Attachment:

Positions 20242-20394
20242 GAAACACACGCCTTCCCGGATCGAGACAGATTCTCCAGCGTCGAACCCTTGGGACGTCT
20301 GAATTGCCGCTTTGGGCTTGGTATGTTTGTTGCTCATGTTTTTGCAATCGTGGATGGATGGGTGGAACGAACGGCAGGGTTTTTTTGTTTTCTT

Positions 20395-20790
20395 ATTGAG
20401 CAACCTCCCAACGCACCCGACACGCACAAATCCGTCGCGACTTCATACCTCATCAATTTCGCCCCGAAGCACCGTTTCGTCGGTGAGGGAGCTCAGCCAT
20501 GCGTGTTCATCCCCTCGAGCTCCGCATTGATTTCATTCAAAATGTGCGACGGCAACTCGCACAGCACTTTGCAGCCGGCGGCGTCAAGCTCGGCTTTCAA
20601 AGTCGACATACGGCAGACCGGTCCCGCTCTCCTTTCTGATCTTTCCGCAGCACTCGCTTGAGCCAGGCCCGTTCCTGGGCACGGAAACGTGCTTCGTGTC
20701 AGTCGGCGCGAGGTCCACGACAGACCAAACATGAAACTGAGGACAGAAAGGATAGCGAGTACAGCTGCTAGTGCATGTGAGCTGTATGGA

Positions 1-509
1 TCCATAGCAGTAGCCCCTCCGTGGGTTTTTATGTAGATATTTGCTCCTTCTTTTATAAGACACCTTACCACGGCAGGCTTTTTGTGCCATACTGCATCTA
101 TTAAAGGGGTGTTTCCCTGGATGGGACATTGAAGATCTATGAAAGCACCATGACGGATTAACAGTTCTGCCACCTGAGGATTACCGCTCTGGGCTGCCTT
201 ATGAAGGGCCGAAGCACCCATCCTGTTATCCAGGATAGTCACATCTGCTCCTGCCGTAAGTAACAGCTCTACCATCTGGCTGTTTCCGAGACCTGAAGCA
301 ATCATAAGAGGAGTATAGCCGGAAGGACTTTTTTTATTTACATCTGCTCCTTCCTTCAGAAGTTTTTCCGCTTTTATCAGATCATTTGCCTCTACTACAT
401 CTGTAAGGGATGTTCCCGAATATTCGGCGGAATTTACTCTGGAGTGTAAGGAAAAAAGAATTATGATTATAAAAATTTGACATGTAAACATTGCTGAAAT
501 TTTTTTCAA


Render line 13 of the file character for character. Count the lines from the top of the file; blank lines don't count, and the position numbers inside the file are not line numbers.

201 ATGAAGGGCCGAAGCACCCATCCTGTTATCCAGGATAGTCACATCTGCTCCTGCCGTAAGTAACAGCTCTACCATCTGGCTGTTTCCGAGACCTGAAGCA